About Chelyen Davis:
Chelyen Davis is health reporter for The Free Lance-Star
Born to run
To hear Dr. Joel Goodwin talk about running and exercise, you would think that humans have an evoluntionary obligation to move. In fact, that’s how he describes it.
Goodwin, 47, is a veteran of two Boston Marathons. By day, he is a trauma surgeon at Mary Washington Hospital. On Saturday he was a guest of the Marine Corps Historic Half marathon at its Healthy Lifestyle Expo. He was one of five speakers from the hospital.
Hundreds of race runners were at the Expo to pick up their packets, and several stopped to hear Goodwin suggest that running has always been a part of our lives.
“We’re good heat dissipators,” he said. “Our Achilles’ tendons are made for running. We have large knee joints and big butts. We are the only running mammals who don’t have tails.”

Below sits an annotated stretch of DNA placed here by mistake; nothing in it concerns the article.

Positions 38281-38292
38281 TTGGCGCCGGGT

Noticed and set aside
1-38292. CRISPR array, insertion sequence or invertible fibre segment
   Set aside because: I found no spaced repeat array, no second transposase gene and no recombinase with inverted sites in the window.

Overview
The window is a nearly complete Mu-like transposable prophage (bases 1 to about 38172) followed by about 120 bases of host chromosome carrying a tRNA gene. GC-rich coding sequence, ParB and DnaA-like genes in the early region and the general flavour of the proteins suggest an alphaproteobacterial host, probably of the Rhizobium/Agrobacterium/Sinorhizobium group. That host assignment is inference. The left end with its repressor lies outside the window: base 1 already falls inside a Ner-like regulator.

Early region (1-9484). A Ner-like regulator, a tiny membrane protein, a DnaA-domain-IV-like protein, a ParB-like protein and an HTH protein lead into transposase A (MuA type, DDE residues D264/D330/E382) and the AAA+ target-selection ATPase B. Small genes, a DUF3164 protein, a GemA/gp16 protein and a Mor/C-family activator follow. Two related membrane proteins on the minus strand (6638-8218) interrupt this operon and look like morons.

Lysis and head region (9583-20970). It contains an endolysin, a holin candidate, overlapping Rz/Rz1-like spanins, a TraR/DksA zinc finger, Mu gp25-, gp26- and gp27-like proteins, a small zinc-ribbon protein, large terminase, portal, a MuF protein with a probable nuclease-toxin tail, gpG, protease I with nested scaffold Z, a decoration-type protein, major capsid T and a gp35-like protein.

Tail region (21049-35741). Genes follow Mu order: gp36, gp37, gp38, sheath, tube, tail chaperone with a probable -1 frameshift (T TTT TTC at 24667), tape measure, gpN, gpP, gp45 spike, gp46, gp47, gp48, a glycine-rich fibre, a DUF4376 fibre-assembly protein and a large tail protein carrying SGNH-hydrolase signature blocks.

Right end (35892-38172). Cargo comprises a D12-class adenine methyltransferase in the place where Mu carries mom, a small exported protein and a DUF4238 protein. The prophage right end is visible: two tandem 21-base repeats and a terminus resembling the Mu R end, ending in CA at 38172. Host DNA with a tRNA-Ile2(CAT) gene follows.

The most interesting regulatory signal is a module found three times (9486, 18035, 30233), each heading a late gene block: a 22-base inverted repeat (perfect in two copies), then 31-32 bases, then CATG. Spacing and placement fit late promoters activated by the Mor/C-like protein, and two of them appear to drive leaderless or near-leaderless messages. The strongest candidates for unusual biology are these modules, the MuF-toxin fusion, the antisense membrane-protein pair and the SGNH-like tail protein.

Humans are not as fast or quick as other animals, but no animal can run longer or farther, including horses and wolves, he said. Mexican Indians have been known to run for 24 hours, and African bushmen can run down an antelope. To Goodwin, there is little doubt that humans were born to run.
“How else could out-of-shape, overweight, middle-age men who haven’t run in years, commit to it, and within 4 to 6 months, be trained to run a marathon?” he asked.